How to Tell Your Career Story

February 2020
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Every day, I sit across the table from bright, talented professionals. These people are from all walks of life and at many points in their individual careers.

Regardless of the position I might be interviewing them for, I always want to understand their story. I want to go beyond the surface, past the résumé, and see who they are, as a person and as a specialist in their chosen field. In the early days of my talent acquisition career, my mentors took my insatiable curiosity and instilled in me the importance of how to best apply it to candidate identification. 

I find the “whys” and the “hows” to be fascinating, so I dig into those questions with the applicants that I speak to on the phone and meet in person. Why did you pick your major? Why did you leave your first job? How did you transition into this field? How did you shape the narrative regarding that complicated client issue? The “whats” are also interesting to me. What motivates you? What do you want to accomplish next in your career? 

What is your career narrative? 

A career story is more than a simple timeline of job transitions. It is an account of your professional life that allows you to highlight your values, decisions and successes. Not all interviewers are generous with conversation prompts. When you are engaging in interviews, you should be able to take a listener through your personal career story with ease, touching on your qualifications and experiences before circling back around to why you’d be a good fit for the role at hand. Think about how you got to be where you are, what inspires you, what standout moments there have been, and then figure out how all of that aligns with the job opportunity in front of you. 

I find a well-crafted career story to be full of thought-provoking and relevant anecdotes about specific experiences that led a person from one point to the other. This is especially crucial if you have extended gaps between jobs or if you’re changing industries. Be mindful to “read the room,” too. It’s usually not a good thing if you’re the only one talking for a long period of time, especially on a call. Make sure that you leave room for a recruiter or hiring manager to interject and ask you questions. You want to be sure that you can move to another example with ease if you’re asked to do so, and also be agile enough to be able to shift gears to the next part of your story if the interviewer seems less engaged than they previously were.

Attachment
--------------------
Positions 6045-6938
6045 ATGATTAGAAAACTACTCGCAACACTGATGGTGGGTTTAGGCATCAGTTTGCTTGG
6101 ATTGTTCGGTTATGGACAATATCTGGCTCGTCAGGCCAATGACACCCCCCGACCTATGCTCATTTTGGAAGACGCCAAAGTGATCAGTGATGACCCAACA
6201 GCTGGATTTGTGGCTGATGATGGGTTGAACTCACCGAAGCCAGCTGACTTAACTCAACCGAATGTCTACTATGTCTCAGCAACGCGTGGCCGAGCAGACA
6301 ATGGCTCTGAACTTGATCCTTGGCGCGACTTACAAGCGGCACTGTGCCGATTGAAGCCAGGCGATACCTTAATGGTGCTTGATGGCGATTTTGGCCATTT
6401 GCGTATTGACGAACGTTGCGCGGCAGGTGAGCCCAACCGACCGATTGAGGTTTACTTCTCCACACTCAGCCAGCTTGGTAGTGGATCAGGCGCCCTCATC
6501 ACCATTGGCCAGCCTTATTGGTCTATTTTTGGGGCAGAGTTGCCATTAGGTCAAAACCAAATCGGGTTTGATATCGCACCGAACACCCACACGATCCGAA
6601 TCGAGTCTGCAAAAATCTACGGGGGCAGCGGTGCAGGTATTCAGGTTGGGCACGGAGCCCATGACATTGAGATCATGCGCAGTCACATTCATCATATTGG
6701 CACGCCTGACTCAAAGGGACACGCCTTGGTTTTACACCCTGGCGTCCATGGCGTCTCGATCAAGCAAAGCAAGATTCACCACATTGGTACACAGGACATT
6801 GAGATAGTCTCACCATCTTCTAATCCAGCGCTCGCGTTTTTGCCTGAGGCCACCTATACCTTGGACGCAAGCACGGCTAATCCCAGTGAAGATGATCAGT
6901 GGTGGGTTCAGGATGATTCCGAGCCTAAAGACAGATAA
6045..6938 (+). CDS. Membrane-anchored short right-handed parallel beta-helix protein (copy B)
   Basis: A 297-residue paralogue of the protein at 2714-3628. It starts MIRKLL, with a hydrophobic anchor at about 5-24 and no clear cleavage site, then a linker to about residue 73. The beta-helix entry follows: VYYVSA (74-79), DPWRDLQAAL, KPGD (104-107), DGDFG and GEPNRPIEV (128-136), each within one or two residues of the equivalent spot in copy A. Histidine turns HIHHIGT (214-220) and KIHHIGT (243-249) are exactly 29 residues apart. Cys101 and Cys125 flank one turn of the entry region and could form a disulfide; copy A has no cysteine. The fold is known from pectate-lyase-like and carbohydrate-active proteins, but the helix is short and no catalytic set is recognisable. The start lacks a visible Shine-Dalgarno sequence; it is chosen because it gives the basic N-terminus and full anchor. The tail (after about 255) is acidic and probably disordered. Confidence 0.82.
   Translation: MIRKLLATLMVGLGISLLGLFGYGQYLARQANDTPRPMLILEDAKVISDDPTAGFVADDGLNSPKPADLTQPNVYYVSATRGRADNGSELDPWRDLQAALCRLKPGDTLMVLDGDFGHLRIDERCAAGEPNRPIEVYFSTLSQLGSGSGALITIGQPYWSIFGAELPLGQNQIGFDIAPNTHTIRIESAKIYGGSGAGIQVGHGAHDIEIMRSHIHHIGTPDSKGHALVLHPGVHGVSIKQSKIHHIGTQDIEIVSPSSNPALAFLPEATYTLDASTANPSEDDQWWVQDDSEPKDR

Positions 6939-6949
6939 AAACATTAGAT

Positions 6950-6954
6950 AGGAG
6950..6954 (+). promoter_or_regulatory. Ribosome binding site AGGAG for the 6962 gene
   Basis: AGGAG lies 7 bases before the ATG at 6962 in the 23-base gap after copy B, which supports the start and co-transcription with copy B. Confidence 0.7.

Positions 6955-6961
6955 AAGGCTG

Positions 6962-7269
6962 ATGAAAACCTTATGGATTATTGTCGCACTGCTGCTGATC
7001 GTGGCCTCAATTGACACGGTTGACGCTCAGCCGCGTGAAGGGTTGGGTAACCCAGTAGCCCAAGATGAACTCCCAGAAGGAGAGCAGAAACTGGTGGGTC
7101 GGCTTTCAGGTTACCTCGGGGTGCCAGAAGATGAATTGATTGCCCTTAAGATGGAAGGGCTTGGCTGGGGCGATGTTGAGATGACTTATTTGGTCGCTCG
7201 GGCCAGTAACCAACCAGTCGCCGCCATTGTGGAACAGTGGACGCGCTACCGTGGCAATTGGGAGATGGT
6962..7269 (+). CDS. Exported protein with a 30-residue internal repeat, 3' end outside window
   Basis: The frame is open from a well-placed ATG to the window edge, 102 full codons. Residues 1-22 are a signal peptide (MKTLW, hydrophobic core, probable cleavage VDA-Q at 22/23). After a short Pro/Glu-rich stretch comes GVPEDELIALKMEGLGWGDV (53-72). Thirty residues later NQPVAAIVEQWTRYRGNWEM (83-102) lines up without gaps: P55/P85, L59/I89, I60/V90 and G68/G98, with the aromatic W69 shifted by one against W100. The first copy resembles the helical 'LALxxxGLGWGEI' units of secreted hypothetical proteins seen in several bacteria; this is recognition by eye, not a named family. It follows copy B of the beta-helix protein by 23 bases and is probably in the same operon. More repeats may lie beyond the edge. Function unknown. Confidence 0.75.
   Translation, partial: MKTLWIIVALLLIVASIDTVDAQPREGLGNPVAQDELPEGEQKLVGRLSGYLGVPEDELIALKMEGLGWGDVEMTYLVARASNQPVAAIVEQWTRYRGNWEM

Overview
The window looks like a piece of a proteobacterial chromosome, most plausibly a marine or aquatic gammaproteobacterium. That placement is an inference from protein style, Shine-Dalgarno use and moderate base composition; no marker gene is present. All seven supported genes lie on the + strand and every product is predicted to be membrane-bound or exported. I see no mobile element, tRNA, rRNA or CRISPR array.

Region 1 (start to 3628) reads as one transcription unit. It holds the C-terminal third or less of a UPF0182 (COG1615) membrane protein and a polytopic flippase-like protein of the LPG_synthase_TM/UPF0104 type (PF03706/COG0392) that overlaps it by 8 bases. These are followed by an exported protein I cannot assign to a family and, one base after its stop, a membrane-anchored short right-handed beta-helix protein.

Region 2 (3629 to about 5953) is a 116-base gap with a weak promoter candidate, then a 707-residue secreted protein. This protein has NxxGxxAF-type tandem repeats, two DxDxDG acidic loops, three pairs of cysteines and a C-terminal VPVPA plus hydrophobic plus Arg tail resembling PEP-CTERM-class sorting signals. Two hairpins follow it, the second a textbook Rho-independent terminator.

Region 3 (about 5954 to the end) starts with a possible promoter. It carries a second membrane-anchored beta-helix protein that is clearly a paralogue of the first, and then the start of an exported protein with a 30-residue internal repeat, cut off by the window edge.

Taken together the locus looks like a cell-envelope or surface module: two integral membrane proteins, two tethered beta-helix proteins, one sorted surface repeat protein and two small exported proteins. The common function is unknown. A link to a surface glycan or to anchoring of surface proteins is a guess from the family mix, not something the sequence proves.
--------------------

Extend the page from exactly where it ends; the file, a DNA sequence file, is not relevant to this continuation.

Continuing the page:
It is wise to place the emphasis on the parts of your story that are most relevant to the position you are discussing in the moment. That way, the person interviewing you will become more engaged, and it will keep the conversation on track. 

You want to be able to showcase that the role is the next best step for you in your career trajectory. Practice telling your story to a trusted friend or colleague. Your confidence will increase and your delivery will become natural, giving you the opportunity to shine in the interview room.

Allow your excitement about your accomplishments to be in the room with you. When someone asks you hard questions, look at these as more opportunities to share your story. If the interviewer seems only politely engaged, or outright disengaged, then move on to another topic, ask a question of your own, or give them more room to steer the ship. An authentic, flowing conversation that is based on a well-told story is one that will be more memorable during deliberations. When you write your career story, think about how you would want to be introduced, and go from there. Bring your résumé to life, create human connections and arm yourself with this critical job-hunting tool today. 

In the end, remember that your career story is just that — your story. 

photo credit: golden sikorka

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